When the Jackets lost Sergei Bobrovsky, many people thought they were going to be in serious trouble. They ended up making it further than Bobrovsky and the Panthers did, in large part due to the performances put forth by Jonas Korpisalo and Elvis Merzilkins. Really, the only reason they made it to game five of the second round this season was because of how good Jonas Korpisalo was.

So why would the Blue Jackets deal off one of their promising young goaltenders? Well, if they keep both for this season, then they’re likely going to lose one in the expansion draft. The team also needs to get some scoring help and their most valuable trade asset would be one of their two goaltenders. Their trade value is greatly helped by the fact that both are only 26-years-old and both are under contract for the next two seasons as well. Korpisalo has a cap hit of $2.8 million while Merzilkins carries a cap hit of $4.0 million.

Which one would they prefer to deal? I think it’s a coin flip, but there have been some early reports that Korpisalo could be on the trading block. If he is, that would be a perfect fit for the Oilers. To get a young goalie, who has experience as a starter, and is signed to a bargain contract for the next two seasons would be huge for the team. The Oilers just might not be able to pay the price.

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The Oiler’s biggest surplus is on the blueline and unfortunately, that’s where the Blue Jackets are the strongest. They won’t be interested in Matt Benning or Adam Larsson. They want scoring. Would they be interested in Andreas Athanasiou? Probably, considering they were close to acquiring him at the deadline, but that won’t be enough. 

One of the Blue Jackets goaltenders would be perfect, I’m just not sure if these two teams are good trading partners.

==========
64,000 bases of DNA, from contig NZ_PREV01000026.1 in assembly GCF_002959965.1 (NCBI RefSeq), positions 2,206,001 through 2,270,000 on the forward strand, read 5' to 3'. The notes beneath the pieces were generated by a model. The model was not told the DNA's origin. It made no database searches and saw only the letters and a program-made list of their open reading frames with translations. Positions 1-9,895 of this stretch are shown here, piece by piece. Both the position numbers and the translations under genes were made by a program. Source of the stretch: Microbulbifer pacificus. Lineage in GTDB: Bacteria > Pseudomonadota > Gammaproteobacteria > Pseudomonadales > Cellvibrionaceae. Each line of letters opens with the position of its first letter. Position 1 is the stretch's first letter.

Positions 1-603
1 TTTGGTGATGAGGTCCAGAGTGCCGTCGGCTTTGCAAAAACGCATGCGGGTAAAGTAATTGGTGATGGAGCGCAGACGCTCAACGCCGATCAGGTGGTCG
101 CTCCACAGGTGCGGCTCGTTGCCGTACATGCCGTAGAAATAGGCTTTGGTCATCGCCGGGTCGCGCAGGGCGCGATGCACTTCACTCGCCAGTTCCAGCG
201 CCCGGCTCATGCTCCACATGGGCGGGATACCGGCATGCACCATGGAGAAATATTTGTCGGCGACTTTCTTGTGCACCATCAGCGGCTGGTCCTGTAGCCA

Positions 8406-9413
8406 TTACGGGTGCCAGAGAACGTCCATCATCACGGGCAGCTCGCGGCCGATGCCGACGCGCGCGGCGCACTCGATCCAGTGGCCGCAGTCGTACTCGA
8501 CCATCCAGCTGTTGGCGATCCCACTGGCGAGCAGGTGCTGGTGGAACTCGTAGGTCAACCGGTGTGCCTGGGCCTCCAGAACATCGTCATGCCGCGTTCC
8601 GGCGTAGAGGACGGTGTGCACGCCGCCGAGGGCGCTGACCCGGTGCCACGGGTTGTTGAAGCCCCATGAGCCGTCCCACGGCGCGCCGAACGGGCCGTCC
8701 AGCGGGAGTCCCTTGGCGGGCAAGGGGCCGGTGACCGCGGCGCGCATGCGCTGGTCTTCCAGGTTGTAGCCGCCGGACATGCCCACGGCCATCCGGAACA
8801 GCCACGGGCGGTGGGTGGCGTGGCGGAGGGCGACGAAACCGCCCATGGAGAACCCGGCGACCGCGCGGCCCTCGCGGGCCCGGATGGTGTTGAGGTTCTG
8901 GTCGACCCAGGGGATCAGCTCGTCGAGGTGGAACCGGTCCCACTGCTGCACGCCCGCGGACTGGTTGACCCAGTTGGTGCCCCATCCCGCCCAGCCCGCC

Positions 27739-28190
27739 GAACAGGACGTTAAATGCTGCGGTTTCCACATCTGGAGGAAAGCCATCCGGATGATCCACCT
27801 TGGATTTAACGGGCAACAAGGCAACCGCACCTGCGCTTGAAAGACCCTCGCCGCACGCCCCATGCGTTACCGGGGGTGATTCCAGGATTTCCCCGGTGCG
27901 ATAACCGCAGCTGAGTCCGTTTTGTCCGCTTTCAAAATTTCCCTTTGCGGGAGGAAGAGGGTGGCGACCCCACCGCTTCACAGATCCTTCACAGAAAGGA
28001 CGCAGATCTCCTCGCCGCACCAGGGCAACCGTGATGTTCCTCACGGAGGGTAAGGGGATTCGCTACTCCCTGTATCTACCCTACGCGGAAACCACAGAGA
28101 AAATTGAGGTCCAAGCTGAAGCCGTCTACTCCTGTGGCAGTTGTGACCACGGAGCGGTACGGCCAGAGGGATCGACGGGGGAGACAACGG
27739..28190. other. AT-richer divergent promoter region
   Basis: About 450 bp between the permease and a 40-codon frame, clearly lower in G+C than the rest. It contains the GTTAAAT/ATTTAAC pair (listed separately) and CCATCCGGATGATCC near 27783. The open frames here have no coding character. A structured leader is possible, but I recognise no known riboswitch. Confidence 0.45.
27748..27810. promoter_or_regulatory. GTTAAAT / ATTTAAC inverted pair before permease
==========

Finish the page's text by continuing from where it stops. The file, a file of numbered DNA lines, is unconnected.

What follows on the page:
I put the Rangers near the bottom of the list for a pair of reasons. First, I don’t think it’s a lock that they trade Alexander Georgiev. If Henrik Lundquist retires, then I could see them opting to keep both of their young goaltenders for the next season and then deciding what to do next offseason before the expansion draft. Secondly, of all the goaltenders I’ve listed, I think Georgiev is the least proven starting goaltender.

At the same time, considering how many quality goaltenders are reportedly on the market, the price to acquire Georgiev could be substantially lower than it would have been 12 months ago. That makes this interesting. Georgiev is just 24-years-old and a pending RFA, so the Oilers could likely get him signed to a pretty reasonable contract.

He’s certainly shown at times that he can be an NHL goaltender, but he’s coming off a rough season, so there is some risk in acquiring him. Should the Oilers look at Georgiev? For sure. Should he be their first choice? I don’t think so.


I don’t think the Leafs will trade Frederick Andersen, but the rumours are out there so I figured I should throw them in here. While he hasn’t been great in elimination games, he’s been an excellent regular season goaltender over his four seasons in Toronto. He has one more year left on a contract that carries a $5.0 cap hit, so it would be hard for the Oilers to fit him in.

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He would be a great fit but I’m not convinced that the Leafs are actually going to move him and if they did, it would be difficult for the Oilers to both squeeze his cap hit in and find the assets that Kyle Dubas would be asking for.

Earlier in the week, I touched on the free-agent market. Today I looked at the trade market. After doing that, it’s clear that there are plenty of ways to Ken Holland to improve this team’s goaltending situation before next season starts. It needs to get done.